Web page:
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In a recent decision, In re Hutchinson, ___ F.3rd ___, 2021 DJDAR 10838 (9th Cir. 2021), the Court affirmed the Bankruptcy Court and the Ninth Circuit BAP holding that a debtor may not attempt to avoid a penalty portion of a tax lien if a trustee takes action to do so, and if the trustee is successful, the value of the avoided lien is recovered for the benefit of the estate, not the debtor.

In the action, Leonard and Sonya Hutchinson, who were homeowners, failed to pay taxes. The IRS filed liens for the unpaid taxes. The liens included taxes, interest, and penalties. The Hutchinsons filed bankruptcy claiming a homestead exemption on their home. Following the meeting of creditors, the trustee filed an application to employ counsel. The debtors then filed an adversary proceeding against the IRS and trustee to avoid the penalty portion of the tax liens under 11 USC § 522(h). The trustee filed a cross-claim against the IRS to avoid the same liens under section 724(a) and answered the complaint of the debtors claiming the trustee had the superior right to avoid the liens. The IRS filed a motion to dismiss the debtors’ complaint. The debtors argued that even if their claim to avoid the lien was dismissed, they should remain a party to the action so they might recover the value of the avoided lien for their benefit under section 522(g)(1). The Bankruptcy Court dismissed the debtors’ claim and the estate would be entitled to the value of any avoided lien.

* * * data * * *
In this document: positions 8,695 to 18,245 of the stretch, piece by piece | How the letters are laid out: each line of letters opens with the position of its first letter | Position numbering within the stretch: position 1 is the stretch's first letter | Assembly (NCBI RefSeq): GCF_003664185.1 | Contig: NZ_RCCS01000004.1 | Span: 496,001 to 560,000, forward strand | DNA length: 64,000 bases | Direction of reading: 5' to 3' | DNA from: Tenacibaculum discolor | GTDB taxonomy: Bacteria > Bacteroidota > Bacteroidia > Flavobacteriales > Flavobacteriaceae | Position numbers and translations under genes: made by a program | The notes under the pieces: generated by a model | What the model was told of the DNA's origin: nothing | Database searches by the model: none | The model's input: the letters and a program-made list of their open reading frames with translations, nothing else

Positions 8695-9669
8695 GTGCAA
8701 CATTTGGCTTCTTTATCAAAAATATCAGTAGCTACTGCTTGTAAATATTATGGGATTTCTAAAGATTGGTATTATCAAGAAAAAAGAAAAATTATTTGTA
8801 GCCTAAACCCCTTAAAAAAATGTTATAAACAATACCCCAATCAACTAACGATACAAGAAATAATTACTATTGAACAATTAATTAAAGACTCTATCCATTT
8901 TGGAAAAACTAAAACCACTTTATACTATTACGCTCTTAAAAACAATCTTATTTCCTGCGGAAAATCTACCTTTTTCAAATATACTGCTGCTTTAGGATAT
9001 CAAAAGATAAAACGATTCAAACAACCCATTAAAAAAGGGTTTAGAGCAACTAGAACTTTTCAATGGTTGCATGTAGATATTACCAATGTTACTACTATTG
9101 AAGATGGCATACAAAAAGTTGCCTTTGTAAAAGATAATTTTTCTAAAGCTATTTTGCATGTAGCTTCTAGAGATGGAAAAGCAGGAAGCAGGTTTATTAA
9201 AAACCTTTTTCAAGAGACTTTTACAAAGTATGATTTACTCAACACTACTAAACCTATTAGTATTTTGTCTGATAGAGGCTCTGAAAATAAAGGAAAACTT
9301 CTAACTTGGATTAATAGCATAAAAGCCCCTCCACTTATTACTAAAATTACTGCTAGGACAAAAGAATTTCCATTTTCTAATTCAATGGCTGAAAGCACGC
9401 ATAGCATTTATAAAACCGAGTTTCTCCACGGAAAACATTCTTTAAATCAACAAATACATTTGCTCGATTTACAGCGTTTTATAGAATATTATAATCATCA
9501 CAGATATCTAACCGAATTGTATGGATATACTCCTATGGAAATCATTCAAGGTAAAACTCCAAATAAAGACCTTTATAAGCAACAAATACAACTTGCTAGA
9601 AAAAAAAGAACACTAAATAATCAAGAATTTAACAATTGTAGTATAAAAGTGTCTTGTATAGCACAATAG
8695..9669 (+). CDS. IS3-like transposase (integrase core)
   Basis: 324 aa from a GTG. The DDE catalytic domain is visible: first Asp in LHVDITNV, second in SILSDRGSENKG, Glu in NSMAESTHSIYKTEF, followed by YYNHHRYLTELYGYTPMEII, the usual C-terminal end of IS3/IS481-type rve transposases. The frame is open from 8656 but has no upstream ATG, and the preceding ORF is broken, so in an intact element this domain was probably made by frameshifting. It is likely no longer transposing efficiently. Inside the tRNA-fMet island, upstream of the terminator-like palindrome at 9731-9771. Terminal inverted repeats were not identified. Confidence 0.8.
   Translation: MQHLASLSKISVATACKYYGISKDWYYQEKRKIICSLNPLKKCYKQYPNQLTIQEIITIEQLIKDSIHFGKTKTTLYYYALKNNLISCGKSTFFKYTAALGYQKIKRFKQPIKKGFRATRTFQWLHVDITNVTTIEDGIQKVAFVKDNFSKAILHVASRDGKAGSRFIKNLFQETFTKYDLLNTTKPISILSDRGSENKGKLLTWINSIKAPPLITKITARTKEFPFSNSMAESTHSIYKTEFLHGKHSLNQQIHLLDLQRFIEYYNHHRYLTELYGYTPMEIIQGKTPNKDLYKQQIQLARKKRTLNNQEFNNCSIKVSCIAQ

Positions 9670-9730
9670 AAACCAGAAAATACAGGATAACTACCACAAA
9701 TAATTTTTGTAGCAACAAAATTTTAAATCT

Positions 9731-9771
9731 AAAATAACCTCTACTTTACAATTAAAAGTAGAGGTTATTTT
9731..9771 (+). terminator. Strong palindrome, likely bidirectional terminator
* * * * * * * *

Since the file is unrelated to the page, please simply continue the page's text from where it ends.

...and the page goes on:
The Hutchinsons appealed. Bankruptcy cases can be appealed to the district court or to a bankruptcy appellate panel in the circuit where the bankruptcy court sits. The Bankruptcy Appellate Panel for the Ninth Circuit affirmed the holding of the bankruptcy court. The Hutchinsons then appealed to the Ninth Circuit Court of Appeals.

In upholding the lower court decisions, the Ninth Circuit held that the debtors could not avoid the penalty portion of the tax liens under 522(h) because the trustee took action under 724(a) and the debtors were not able to exempt the property under 522(b). Further, under the plain language of section 551, a transfer avoided by the trustee under section 724(a) is preserved for the benefit of the estate.

Few lawyers get to argue before the 9th Circuit. Even fewer are successful in a published decision. Well done, Russ.

The Collections and Creditor Rights group at Coleman & Horowitt, LLP represents creditors in collection of commercial and retail trade debt, secured and unsecured obligations and representation of creditors, trustees, and creditor committees in bankruptcy matters, including REPRESENTING BUSINESSES AND THEIR OWNERS WWW-CH-LAW.COM bankruptcy appeals. For more information, contact Russell W. Reynolds or Darryl J. Horowitt at (559) 248-4820 or by e-mail at or

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